17. The method of claim 10 wherein the adaptive switch is a full 33 switch that fronts an adaptive 2-of-N switch in each of the N+1 modules; and further comprising;
each adaptive switch forming active connections with adaptive switches of adjacent modules to couple modules together in a ring topology.
18. The method of claim 10 wherein the adaptive switch is a full MM switch that fronts an adaptive (M−1)-of-N switch, and 3≦M≦N.
19. An adaptive switch for coupling a module to N other modules comprising:
a full MM switch comprising:
a first connection point coupled to at least one functional unit in the module; and
M−1 additional connection points, wherein 3≦M≦N, and the full MM switch can dynamically route data between each pair of connection points; and
and adaptive (M−1)-of-N switch comprising:
M−1 connection points, with each of the M−1 connection points of the adaptive (M−1)-of-N switch uniquely coupled to one of the M−1 additional connection points of the full MM switch; and
N port connection points capable of being coupled to each of the N other modules when the adaptive switch is deployed in an interconnection fabric having point-to-point interconnection paths between all pairs of modules, wherein the adaptive switch selectively maintains unique static connection paths between the M−1 connection points of the adaptive (M−1)-of-N switch and the N port connection points of the adaptive (M−1)-of-N switch.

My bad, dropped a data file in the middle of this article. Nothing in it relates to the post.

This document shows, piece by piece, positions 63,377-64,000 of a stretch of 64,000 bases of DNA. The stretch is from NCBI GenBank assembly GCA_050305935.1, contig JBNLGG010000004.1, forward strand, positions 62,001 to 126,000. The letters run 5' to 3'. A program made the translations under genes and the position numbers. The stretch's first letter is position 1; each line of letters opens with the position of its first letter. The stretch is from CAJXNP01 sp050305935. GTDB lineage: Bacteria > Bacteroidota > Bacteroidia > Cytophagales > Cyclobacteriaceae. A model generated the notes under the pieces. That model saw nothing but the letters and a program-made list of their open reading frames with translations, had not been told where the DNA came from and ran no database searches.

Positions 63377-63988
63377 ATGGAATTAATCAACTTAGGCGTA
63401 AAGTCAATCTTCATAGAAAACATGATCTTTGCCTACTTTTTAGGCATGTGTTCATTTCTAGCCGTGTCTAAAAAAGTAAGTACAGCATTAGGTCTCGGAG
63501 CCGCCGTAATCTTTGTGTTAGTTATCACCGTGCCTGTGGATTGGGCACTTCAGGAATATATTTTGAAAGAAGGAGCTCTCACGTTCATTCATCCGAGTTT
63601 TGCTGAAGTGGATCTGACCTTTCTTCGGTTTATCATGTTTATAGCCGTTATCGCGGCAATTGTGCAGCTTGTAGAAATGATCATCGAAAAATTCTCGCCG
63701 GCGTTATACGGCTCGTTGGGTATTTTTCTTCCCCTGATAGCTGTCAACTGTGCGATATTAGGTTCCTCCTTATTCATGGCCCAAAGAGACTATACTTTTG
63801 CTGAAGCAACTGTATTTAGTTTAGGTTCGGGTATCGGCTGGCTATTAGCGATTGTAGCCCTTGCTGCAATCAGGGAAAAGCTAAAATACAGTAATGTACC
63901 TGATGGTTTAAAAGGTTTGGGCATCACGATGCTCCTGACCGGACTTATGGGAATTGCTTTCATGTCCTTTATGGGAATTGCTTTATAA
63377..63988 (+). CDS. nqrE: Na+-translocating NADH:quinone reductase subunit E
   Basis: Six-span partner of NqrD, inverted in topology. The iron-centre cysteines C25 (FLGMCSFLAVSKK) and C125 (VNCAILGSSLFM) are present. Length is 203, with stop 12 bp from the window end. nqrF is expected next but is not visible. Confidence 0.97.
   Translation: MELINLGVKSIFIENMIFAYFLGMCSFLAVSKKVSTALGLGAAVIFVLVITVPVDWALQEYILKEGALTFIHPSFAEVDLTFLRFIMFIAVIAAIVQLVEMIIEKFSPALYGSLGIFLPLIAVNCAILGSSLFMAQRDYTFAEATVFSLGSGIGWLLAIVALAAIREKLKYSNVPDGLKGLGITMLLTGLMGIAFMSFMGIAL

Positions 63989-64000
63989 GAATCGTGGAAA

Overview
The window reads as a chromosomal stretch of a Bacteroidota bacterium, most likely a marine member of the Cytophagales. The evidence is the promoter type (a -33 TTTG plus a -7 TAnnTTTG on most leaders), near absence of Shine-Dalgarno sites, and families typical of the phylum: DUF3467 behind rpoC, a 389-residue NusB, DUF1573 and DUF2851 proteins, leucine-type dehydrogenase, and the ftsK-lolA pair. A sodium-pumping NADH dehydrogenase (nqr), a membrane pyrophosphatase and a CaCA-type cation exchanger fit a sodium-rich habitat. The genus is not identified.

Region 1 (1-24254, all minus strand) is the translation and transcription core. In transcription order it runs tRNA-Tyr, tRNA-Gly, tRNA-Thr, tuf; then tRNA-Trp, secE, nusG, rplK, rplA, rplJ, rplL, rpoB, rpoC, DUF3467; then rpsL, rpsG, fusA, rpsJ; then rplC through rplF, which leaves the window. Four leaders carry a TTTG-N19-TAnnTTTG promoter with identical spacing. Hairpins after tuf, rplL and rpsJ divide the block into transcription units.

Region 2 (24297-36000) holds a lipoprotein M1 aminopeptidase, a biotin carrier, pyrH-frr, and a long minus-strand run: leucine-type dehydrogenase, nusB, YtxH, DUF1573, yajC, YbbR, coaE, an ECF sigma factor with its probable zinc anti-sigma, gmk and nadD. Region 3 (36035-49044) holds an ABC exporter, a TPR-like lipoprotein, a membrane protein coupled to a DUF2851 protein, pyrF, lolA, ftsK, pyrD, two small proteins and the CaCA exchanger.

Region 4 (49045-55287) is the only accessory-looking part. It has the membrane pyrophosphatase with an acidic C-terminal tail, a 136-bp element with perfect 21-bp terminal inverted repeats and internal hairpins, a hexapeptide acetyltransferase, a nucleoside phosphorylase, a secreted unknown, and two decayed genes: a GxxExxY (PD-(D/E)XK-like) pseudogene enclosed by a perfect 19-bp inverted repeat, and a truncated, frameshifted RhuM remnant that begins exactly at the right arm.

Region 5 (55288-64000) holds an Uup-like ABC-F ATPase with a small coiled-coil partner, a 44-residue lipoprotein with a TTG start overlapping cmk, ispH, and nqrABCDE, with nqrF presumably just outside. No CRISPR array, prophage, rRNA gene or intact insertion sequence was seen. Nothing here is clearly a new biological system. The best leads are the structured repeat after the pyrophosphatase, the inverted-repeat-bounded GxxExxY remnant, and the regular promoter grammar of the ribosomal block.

20. The adaptive switch of claim 19 wherein M is 3.
Description
FIELD OF THE INVENTION

[0001] The present invention relates to interconnection fabrics in digital systems. More specifically, the present invention relates to an adaptive switch coupled to a functional unit and an interconnection fabric, with the interconnection fabric coupled to a plurality of other switches, wherein the adaptive switch selectively connects to a subset of the plurality of other switches.

DESCRIPTION OF THE RELATED ART

[0002] In the art of computing, it known to connect computing devices via interconnection fabrics. Such interconnection fabrics exist at many levels. Of course, the Internet forms an interconnection fabric that couples together computer systems world wide at a very high level. Local area networks couple together computer systems at a lower level, such as computer systems coupled together via Ethernet adapters in a typical office.

[0003] Interconnection fabrics are also used within a computer system. For example, the small computer system interface (SCSI) is often used to connect storage devices to computer systems, the universal serial bus (USB) is often used to couple scanners, printer, keyboards, and the like to computer systems, and the peripheral component interconnect (PCI) bus is often used to couple various type of expansion cards to computer systems.